Data are the mean ± SEM. Data were calculated using one-way analysis of variance (ANOVA) with Tukey’s honestly significantly different test. Changes were considered significant if alpha values satisfied the limit of P < 0.05.
Deletion (but Not Over-Expression of) β-Catenin Depolarized the RMP in Cultured Muscle Cells
Our previous study showed that HSA-β-cat–/– pups died hours after birth having presented with global cyanosis, consistent with previous reports (Li et al., 2008; Zhao et al., 2014). We wished to investigate further the role of β-catenin in muscle cells. Hence, we knocked down and over-expressed β-catenin in C2C12 cells by generating siRNAs targeting β-catenin (labeled with a fluorescent dye to mark successful transfection) and sub-cloning β-catenin cDNA into the pIRES2-ZsGreen1 plasmid, respectively. A siRNA that does not target any known mammalian gene was synthesized as a negative siRNA control. A blank pIRES2-ZsGreen1 plasmid was synthesized as a negative over-expression control.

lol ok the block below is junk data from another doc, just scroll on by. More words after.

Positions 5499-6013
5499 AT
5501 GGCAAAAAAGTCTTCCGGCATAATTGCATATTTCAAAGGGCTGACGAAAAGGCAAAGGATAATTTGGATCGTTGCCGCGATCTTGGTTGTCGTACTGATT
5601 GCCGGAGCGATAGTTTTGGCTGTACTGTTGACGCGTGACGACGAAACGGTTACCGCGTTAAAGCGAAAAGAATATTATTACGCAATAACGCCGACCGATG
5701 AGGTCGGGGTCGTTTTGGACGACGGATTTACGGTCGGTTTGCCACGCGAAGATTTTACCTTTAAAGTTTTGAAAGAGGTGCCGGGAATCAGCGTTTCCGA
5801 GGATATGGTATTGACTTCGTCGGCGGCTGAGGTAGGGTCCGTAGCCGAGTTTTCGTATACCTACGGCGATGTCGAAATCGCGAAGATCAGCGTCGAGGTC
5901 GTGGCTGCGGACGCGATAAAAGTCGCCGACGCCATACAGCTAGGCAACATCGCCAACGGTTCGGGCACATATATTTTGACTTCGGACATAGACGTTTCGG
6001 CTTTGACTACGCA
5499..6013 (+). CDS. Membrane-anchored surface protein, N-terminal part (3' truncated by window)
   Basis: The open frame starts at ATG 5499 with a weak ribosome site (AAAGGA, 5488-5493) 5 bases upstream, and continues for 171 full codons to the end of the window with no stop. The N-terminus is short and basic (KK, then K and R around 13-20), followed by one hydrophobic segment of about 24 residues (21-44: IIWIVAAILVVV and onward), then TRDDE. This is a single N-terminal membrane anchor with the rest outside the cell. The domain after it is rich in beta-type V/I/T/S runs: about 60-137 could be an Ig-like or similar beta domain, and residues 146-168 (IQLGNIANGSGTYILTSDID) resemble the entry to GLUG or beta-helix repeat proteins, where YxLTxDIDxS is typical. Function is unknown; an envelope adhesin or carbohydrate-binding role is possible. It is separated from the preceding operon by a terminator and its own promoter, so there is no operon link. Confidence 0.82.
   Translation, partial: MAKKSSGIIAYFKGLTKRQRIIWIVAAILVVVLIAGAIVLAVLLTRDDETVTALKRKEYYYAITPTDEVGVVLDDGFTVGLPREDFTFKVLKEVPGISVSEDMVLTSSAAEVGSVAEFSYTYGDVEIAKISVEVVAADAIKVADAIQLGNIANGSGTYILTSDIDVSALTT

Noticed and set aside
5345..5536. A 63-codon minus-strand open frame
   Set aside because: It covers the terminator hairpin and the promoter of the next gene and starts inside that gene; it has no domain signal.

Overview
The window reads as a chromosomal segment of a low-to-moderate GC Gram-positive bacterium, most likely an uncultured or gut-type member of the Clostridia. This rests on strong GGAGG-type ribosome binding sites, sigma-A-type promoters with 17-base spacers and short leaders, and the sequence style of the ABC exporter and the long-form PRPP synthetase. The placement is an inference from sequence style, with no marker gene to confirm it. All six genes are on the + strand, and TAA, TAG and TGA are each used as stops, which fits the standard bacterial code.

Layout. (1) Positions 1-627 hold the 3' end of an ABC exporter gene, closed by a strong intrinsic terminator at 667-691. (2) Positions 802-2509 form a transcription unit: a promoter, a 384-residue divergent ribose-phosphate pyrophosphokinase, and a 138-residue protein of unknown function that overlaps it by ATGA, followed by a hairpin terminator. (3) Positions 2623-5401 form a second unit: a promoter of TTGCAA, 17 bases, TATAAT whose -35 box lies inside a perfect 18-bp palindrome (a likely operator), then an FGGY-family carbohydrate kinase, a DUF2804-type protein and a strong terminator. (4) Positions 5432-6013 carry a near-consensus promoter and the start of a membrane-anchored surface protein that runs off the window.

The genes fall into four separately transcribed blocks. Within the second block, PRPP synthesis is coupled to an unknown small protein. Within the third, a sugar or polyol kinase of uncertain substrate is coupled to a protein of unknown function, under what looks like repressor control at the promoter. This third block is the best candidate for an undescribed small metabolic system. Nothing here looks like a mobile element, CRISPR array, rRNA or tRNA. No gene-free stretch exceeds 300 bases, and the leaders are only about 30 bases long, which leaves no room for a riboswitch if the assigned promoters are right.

β-Catenin expression in cells transfected with β-catenin siRNAs and pIRES2-ZsGreen1-β-catenin plasmids was reduced and increased significantly, respectively (Supplementary Figures 2, 3, t-test, P = 0.0027 for β-catenin siRNA group vs. siRNA NC group, and P = 0.0014 for pIRES2-ZsGreen1-β-catenin group vs. pIRES2-ZsGreen1 group). β-Catenin siRNA459 and a number 1 bacterial solution of pIRES2-ZsGreen-β-catenin were selected for subsequent studies. To ascertain if the RMP of β-catenin siRNA- and pIRES2-ZsGreen1-β-catenin plasmid-transfected cells had changed, we undertook whole-cell patch-clamp recording. We found that, in control cells, the RMP was −76 ± 2.83 mV (Figure 1A), whereas the RMP of cells transfected with β-catenin siRNA459 and pIRES2-ZsGreen1-β-catenin was −63 ± 7.07 mV (one-way ANOVA, P = 0.00067) and −80.75 ± 1.50 mV, respectively (Figures 1B,C). These data showed notable depolarization in C2C12 cells in which the β-catenin gene was knocked down, and no significant change in cells in which β-catenin was over-expressed (Figure 1D).